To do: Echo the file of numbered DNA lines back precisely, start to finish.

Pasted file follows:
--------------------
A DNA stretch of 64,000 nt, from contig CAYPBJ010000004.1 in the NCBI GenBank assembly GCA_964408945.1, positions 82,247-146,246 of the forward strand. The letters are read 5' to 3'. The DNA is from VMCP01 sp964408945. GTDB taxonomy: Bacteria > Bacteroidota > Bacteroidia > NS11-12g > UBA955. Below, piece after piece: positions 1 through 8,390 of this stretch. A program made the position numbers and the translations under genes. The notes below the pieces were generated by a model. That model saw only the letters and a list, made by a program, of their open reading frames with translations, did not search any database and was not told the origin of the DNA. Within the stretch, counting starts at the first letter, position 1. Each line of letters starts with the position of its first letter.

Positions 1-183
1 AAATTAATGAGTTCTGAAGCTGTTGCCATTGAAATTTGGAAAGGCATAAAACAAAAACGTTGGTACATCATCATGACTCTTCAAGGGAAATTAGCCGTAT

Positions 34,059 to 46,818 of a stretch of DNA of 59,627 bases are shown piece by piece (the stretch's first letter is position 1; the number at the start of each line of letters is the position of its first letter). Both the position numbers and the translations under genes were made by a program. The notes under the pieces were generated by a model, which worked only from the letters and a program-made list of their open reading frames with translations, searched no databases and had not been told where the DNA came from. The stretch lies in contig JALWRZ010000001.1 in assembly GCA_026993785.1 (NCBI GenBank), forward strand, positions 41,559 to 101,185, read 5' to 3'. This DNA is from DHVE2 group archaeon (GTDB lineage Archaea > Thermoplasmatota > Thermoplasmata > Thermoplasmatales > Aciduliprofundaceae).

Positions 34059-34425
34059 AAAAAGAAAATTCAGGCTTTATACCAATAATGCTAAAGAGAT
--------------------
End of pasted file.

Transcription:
A DNA stretch of 64,000 nt, from contig CAYPBJ010000004.1 in the NCBI GenBank assembly GCA_964408945.1, positions 82,247-146,246 of the forward strand. The letters are read 5' to 3'. The DNA is from VMCP01 sp964408945. GTDB taxonomy: Bacteria > Bacteroidota > Bacteroidia > NS11-12g > UBA955. Below, piece after piece: positions 1 through 8,390 of this stretch. A program made the position numbers and the translations under genes. The notes below the pieces were generated by a model. That model saw only the letters and a list, made by a program, of their open reading frames with translations, did not search any database and was not told the origin of the DNA. Within the stretch, counting starts at the first letter, position 1. Each line of letters starts with the position of its first letter.

Positions 1-183
1 AAATTAATGAGTTCTGAAGCTGTTGCCATTGAAATTTGGAAAGGCATAAAACAAAAACGTTGGTACATCATCATGACTCTTCAAGGGAAATTAGCCGTAT

Positions 34,059 to 46,818 of a stretch of DNA of 59,627 bases are shown piece by piece (the stretch's first letter is position 1; the number at the start of each line of letters is the position of its first letter). Both the position numbers and the translations under genes were made by a program. The notes under the pieces were generated by a model, which worked only from the letters and a program-made list of their open reading frames with translations, searched no databases and had not been told where the DNA came from. The stretch lies in contig JALWRZ010000001.1 in assembly GCA_026993785.1 (NCBI GenBank), forward strand, positions 41,559 to 101,185, read 5' to 3'. This DNA is from DHVE2 group archaeon (GTDB lineage Archaea > Thermoplasmatota > Thermoplasmata > Thermoplasmatales > Aciduliprofundaceae).

Positions 34059-34425
34059 AAAAAGAAAATTCAGGCTTTATACCAATAATGCTAAAGAGAT